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RIM's share price is at a 13-month high and it saw 19,000 BlackBerry 10 apps added to the BlackBerry World app store in just two days, a week before the Canadian company launches its make-or-break new smartphone OS, BlackBerry 10.
RIM is preparing for the launch of BlackBerry 10, alongside a couple of brand new smartphones running the OS, but rumours persist that the company could sell off its hardware production division and licence its software.
These rumours were given a lot more credence yesterday when CEO Thorsten Heins told German newspaper Die Welt that the company's on-going strategic review could lead to the sale of RIM's hardware division or the sale of licenses to its software, among other options.
That news led to RIM's shares jumping to a 13-month high on the Toronto stock exchange yesterday, before closing slighty down, and after just an hour of trading on the Nasdaq today, RIM's shares were up more than 11 percent.
It seems investors are happy with the idea that if BlackBerry 10 fails to take off on RIM's own devices, then it will be able to get rid of its hardware division altogether and licence the most valuable part of its business, the software.
RIM will launch BB10 in six locations around the globe next Wednesday, 30 January, and ahead of that launch, the company announced that it had added 19,000 new apps in just two days.
This has led RIM to extend the deadline for its Built for BlackBerry developer program from 21 January to 18 February. The scheme sees developers who submit an app for the new platform and which makes over $1,000 in 12 months, but less than $10,000, get a top-up from RIM for the difference.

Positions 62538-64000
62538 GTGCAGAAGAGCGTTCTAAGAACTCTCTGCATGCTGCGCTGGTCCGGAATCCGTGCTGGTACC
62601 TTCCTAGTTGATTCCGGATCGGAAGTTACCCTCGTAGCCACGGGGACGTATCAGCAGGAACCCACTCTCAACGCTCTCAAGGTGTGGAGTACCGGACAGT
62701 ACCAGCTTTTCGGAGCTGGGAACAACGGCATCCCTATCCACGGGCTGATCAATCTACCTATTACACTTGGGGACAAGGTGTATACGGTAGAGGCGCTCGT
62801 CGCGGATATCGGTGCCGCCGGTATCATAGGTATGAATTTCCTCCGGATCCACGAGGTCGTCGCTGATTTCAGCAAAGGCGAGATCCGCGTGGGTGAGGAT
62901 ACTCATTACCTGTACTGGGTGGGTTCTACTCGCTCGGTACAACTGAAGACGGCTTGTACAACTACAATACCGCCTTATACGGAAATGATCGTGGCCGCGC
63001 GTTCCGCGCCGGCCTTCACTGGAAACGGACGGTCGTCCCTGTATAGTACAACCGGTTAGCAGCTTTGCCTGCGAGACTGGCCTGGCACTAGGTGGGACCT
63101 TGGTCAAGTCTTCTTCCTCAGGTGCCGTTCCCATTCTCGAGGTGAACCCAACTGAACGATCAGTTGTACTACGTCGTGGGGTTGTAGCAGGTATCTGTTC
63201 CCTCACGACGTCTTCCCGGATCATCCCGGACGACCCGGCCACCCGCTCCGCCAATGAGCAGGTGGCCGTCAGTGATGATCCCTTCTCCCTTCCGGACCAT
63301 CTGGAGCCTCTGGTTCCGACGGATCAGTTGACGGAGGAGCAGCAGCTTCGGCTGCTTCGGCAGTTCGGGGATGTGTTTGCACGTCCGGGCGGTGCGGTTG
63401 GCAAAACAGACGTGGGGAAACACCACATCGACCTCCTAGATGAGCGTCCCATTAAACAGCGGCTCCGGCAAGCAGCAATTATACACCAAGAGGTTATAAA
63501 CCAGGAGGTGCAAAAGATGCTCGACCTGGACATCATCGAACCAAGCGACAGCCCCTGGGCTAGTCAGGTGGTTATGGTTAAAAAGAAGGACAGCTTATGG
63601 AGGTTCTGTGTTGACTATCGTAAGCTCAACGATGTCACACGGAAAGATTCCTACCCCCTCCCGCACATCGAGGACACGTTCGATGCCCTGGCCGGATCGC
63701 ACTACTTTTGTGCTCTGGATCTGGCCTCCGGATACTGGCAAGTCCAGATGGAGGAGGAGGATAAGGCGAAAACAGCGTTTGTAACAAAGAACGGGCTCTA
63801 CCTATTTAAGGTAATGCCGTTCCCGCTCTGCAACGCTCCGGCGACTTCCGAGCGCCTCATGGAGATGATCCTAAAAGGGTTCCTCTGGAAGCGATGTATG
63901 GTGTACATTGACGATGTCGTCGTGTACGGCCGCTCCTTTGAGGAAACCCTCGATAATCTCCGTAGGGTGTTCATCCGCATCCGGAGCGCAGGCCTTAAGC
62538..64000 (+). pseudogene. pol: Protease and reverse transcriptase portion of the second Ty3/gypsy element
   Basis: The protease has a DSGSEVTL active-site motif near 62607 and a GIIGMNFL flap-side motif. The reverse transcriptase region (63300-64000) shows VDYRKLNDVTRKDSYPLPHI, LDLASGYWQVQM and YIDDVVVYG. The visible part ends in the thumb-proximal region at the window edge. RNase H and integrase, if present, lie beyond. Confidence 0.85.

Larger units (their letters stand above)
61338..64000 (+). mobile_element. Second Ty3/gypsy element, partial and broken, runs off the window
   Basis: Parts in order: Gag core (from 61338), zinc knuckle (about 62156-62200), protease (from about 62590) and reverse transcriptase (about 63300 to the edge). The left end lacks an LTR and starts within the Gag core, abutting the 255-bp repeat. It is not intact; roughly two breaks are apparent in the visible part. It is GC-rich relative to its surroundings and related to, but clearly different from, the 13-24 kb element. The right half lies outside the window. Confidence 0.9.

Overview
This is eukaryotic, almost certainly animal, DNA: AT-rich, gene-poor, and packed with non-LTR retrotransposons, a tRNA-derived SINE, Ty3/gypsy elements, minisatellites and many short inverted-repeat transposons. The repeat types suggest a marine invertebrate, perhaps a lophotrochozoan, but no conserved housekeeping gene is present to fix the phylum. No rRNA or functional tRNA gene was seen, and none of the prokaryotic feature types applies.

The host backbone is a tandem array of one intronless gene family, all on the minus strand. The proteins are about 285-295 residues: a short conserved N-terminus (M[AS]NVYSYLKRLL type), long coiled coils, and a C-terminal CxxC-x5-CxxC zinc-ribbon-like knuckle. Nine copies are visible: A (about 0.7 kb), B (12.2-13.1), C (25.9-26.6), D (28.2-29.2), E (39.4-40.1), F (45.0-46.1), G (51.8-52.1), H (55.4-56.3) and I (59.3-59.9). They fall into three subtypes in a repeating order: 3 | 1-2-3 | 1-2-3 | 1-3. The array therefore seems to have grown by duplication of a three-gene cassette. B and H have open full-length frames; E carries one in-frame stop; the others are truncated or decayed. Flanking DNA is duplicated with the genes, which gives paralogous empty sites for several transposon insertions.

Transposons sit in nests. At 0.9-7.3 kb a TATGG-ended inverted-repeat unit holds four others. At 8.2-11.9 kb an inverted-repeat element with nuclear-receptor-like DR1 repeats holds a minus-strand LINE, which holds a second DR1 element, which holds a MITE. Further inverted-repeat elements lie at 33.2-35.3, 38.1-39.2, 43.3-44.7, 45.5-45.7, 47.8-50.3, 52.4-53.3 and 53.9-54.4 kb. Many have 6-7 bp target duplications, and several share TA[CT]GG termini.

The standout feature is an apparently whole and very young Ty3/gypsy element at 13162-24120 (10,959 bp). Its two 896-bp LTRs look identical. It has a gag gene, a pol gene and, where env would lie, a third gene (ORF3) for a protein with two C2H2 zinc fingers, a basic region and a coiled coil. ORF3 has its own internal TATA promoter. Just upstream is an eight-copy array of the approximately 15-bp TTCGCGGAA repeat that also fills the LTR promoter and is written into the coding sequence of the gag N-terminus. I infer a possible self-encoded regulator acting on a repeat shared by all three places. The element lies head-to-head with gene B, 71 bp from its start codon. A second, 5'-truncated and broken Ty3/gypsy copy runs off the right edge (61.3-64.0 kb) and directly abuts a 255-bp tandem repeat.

"The fact is, the volume of apps being submitted for review and entry into the program has been remarkable. Due to that large volume of apps, we are extending the deadline," Alec Saunders said on the Inside BlackBerry Developer Blog.
However, apps built using the BlackBerry App generator - an automated tool for building basic apps - or apps ported from Android will be eligible for the Built for BlackBerry payouts.
Heins said in his interview yesterday that the company plans on having 70,000 apps in BlackBerry World - the rebranded BlackBerry App World web store - adding that quality over quantity was of utmost importance for him and RIM.
Having a well-stocked app store is key to any smartphone operating system gaining significant market share, and Microsoft has seen this with Windows Phone, where its Marketplace is not well stocked and is still lacking core apps.
However quantity is certainly not everything, as we have seen on Android, with Google Play featuring a vast amount of apps which have never been downloaded even once - with some estimates putting it as high as 50 percent of Android apps. Apple is similarly flooded with apps which never seen the light of day, but not to the same extent.
It makes Google's and Apple's bold claims of 700,000 apps available a bit redundant, and if RIM can focus on quality over quantity - as Heins has intimated - then it could prove a much more satisfactory user experience.